Disability Tropes 101: Upgrade My Body
Disability Tropes 101 / Represention

Disability Tropes 101: Upgrade My Body

The “Upgrade My Body” trope is one that is frequent in science fiction and other speculative media. This trope generally involves the notion of leaving the disabled or ageing body behind in order to transfer consciousness into another, more “durable” form. This form can involve a robot, android, clone, or another person’s body.   I … Continue reading

Disability Tropes 101: Manipulative Sympathy
Disability Tropes 101 / Represention

Disability Tropes 101: Manipulative Sympathy

I recently watched the musical Wicked, and one scene particularly stood out to me as problematic. It tied into a few other problematic representations of disability that I have encountered in literature, film, and television. In Wicked: The Musical , the main character’s sister, Nessarose, is a wheelchair user. During the performance, she, at various … Continue reading

Finding Me: On Writing as Myself
Author image / Cerebral Palsy / Crafting characters / Multiple Sclerosis / Represention / Writing journey

Finding Me: On Writing as Myself

I’ve written over sixty books in multiple genres that run the gambit: short fiction, romance, fantasy, poetry, young adult, children’s literature, horror and suspense, even some science fiction. In all of those books, I have never had a character that was disabled—not in any of my books. I was born with cerebral palsy (CP). When … Continue reading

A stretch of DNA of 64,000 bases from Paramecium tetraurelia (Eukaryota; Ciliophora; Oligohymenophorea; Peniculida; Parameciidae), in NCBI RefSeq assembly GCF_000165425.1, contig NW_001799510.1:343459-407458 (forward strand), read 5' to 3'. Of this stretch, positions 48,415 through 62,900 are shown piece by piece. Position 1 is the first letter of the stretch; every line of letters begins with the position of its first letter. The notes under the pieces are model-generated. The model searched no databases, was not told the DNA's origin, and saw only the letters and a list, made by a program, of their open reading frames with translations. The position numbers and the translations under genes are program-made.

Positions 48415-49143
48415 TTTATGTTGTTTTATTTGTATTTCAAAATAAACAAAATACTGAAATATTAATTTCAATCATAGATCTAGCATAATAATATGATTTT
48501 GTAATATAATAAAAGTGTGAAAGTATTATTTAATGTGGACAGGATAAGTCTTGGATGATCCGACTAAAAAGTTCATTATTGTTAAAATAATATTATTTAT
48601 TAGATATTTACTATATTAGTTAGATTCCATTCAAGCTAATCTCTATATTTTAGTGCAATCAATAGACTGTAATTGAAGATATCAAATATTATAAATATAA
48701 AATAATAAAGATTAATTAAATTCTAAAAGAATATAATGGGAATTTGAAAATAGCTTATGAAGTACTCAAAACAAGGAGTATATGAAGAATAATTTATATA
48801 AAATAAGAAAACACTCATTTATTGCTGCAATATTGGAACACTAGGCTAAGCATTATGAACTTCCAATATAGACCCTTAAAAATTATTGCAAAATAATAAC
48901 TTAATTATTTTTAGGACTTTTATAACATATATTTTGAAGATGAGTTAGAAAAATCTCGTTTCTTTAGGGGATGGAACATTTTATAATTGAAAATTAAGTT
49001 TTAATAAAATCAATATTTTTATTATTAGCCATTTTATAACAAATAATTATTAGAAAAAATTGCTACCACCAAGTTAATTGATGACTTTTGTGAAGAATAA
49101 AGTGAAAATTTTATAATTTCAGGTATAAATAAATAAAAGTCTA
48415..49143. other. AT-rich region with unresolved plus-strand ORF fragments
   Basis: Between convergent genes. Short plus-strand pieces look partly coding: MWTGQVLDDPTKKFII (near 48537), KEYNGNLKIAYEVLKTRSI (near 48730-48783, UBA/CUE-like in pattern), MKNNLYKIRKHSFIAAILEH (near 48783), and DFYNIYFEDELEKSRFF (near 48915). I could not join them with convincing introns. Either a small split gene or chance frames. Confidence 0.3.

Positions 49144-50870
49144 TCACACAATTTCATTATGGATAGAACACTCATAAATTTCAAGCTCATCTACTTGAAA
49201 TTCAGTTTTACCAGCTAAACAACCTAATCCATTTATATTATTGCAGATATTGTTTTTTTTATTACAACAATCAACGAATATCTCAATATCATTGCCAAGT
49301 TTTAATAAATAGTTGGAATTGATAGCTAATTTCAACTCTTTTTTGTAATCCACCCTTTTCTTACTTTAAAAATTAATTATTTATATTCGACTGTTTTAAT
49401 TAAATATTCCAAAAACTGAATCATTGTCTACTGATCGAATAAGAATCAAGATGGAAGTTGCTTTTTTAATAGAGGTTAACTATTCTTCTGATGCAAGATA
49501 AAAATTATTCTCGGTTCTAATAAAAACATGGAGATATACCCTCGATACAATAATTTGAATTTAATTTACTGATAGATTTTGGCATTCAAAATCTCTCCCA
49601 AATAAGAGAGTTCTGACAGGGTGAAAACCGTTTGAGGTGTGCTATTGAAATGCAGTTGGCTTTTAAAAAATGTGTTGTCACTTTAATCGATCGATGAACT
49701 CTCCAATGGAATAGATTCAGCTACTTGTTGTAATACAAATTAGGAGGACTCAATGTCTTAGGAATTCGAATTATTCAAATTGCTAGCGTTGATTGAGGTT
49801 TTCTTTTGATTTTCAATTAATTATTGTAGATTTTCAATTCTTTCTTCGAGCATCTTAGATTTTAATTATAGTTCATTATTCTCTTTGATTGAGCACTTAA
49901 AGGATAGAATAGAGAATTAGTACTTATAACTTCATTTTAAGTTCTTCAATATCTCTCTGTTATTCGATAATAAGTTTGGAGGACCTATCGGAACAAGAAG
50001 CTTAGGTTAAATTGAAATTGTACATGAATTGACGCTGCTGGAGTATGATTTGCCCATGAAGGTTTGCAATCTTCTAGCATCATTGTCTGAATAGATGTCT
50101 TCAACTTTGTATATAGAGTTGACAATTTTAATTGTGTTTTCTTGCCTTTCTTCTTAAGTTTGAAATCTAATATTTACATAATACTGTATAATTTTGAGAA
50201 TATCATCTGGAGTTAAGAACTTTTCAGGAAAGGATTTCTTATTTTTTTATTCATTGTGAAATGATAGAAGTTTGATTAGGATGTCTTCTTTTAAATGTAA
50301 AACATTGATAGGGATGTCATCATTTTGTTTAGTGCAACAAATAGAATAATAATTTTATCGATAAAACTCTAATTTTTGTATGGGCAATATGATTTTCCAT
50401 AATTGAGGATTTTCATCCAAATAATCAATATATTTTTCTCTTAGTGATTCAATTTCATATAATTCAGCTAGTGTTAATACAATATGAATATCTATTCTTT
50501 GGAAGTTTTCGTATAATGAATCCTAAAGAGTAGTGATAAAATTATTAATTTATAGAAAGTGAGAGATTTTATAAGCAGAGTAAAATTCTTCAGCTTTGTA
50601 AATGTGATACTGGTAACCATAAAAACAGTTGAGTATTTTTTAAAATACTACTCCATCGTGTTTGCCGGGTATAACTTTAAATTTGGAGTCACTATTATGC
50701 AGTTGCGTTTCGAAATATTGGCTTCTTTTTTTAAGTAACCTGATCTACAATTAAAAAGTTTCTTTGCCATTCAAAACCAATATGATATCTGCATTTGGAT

Disability Tropes 101: Overcoming
Crafting characters / Disability Tropes 101 / Represention

Disability Tropes 101: Overcoming

One of the most problematic tropes that is projected onto disabled people and our narratives is the trope of Overcoming. In these narratives, disabled people are able to “overcome” their disability (that is, become able-bodied) by working hard and pushing boundaries. Disability activist Eli Clare observes: “Overcoming bombards disabled people. It’s everywhere. I think of … Continue reading

Disability Tropes 101: The Outsider
Crafting characters / Disability Tropes 101 / Represention

Disability Tropes 101: The Outsider

Scholar Isabel Brittain brings attention to the trope of “The Outsider” in her article on “An Examination into the Portrayal of Deaf Characters and Deaf Issues in Picture Books for Children” (Disability Studies Quarterly 2004, Vol 24, No 1). In this trope, “the character with an impairment is portrayed as a figure of alienation and … Continue reading